Worldwide, Just in Time production and Single Flow manufacturing are gaining attention and more and more companies are adapting to these methodologies. There are a lot of tools and techniques like Kaizen, Kanban, Jidoka, etc. to achieve LEAN manufacturing.

KANBAN is a LEAN and JIT tool to control the flow of raw materials and Work In Progress into and out of the production system. It was developed by Taichi Ohno in Toyota to streamline the operations. It is one of the ways and means to achieve Just in Time Manufacturing. KANBAN can be used for both Batch Processing and Single Flow Manufacturing.

KAN means Card; BAN means ‘Signal’.

The Concept of KANBAN

KANBAN is a signaling technique, which communicates the requirement of items needed by later processes to the preceding processes. Thus it induces ‘Pull flow’ into the system against the traditional push flow.

KANBAN and JIT were based on the inspiration from Super markets that were introduced in American towns. These super markets display products which are picked in required quantity by the customer. Once the stock depletes to a required amount, it is replenished to the original levels.

The same concept was introduced in a production floor with the help of KANBANs. Once the order is received from the customer, the instruction is sent through KANBAN card to the last process. This process sends the completed product in quantity as indicated in the KANBAN card, in return. Usually an empty bin is sent along with the KANBAN card. This chain of sending KANBAN and receiving items in exchange goes till the first step and even to the suppliers.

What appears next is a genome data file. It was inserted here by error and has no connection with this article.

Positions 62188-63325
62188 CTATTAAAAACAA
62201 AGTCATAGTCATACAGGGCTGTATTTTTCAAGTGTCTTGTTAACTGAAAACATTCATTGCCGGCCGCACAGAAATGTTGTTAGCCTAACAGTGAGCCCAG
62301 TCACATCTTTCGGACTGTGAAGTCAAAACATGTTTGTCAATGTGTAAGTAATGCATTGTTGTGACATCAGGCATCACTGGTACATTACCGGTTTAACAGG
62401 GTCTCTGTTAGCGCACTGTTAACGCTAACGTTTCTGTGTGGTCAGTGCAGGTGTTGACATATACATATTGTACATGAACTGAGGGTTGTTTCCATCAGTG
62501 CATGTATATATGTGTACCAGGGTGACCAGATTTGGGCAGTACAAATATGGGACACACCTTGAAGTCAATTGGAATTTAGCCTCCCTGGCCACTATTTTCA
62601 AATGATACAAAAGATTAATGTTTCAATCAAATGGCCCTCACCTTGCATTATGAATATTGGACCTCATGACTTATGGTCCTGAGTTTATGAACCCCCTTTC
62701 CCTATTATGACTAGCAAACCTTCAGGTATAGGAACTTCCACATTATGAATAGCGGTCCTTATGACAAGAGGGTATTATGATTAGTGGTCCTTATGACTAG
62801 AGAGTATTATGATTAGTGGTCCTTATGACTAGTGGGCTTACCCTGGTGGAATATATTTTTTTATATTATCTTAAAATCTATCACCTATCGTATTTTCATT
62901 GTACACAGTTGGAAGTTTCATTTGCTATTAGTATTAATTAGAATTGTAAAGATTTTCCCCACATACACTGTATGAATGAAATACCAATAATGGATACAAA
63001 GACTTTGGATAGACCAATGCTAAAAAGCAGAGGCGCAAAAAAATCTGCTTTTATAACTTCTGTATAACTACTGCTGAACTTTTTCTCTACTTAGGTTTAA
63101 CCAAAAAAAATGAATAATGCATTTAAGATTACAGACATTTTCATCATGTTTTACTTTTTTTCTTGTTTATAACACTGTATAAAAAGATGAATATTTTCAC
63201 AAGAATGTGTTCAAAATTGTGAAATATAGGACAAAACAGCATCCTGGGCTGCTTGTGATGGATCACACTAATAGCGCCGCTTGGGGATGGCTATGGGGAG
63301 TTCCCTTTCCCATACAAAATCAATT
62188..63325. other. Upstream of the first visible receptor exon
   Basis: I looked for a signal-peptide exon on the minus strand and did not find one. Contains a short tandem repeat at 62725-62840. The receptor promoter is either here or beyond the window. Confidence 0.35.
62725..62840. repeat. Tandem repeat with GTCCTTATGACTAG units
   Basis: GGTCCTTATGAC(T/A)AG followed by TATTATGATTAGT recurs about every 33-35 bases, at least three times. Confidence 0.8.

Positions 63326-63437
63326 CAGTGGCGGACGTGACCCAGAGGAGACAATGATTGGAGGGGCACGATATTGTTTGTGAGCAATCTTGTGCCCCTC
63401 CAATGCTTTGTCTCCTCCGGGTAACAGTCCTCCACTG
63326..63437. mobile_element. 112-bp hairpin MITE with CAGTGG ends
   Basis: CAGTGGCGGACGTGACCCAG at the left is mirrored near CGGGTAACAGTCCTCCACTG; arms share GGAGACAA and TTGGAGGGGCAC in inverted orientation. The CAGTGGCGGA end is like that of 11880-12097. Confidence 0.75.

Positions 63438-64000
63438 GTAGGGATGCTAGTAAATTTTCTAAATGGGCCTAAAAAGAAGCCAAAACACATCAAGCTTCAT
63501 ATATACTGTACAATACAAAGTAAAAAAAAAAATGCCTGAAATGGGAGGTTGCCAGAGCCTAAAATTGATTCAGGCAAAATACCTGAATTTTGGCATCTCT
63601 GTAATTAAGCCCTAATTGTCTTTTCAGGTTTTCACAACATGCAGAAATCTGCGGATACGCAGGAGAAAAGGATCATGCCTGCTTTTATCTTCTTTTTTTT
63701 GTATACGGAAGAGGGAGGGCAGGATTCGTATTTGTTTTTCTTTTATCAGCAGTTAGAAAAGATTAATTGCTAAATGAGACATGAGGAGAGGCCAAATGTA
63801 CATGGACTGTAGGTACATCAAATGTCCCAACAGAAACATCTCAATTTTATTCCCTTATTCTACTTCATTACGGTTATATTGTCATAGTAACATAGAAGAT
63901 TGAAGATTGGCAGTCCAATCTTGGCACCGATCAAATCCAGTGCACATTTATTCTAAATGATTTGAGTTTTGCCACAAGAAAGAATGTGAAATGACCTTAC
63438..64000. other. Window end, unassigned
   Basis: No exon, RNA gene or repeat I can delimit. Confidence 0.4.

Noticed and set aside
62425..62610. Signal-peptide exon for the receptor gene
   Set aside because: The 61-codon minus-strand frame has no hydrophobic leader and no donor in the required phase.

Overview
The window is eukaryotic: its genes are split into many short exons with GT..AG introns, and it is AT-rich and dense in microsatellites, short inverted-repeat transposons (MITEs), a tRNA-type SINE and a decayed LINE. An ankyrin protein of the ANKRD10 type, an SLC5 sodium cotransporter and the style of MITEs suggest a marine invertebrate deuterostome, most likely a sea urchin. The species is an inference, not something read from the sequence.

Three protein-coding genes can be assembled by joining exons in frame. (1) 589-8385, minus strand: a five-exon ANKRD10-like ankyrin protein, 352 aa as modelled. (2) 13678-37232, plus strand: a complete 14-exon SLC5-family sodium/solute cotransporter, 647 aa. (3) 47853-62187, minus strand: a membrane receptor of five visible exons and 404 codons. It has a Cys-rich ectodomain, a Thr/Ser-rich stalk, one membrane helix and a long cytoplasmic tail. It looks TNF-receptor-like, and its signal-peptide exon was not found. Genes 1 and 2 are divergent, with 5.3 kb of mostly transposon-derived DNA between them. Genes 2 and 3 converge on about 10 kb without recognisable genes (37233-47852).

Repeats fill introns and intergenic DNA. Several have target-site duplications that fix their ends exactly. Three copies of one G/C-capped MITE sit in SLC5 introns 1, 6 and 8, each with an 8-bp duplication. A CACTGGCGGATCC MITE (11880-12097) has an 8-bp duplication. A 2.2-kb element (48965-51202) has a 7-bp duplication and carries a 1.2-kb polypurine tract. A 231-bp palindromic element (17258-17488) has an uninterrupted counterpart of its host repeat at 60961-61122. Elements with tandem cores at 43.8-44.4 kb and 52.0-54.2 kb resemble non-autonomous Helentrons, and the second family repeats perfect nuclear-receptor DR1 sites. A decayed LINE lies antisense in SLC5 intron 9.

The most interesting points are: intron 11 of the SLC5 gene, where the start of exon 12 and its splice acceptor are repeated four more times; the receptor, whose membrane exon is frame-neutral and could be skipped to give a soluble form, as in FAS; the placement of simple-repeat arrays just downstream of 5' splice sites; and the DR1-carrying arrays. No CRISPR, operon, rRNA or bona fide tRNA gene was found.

Thus KANBAN aims to convert the entire process into a pull system. The goal of this is to reduce inventory by producing only in numbers that are required by the customer, and replenishing only the minimum required stock/utilized stock.

Rules of KANBAN System

There are certain thumb rules for KANBAN system: They are

  1. The last process requests the previous process the number of items that needs to be processed
  2. The preceding process sends the items only after KANBAN is received
  3. No goods are sent or received without KANBAN
  4. No KANBAN moves with a defective product
  5. Always attach KANBANs with some goods or request
  6. As the process matures, the number of KANBANs should be reduced

These rules should strictly be followed to implement a KANBAN system.

With advancement of technology, KNBAN which was designed typically for manufacturing units is now used across industries like IT, project management etc. Even the ERPs are designed with features of KANBAN for supply chain management and logistics.

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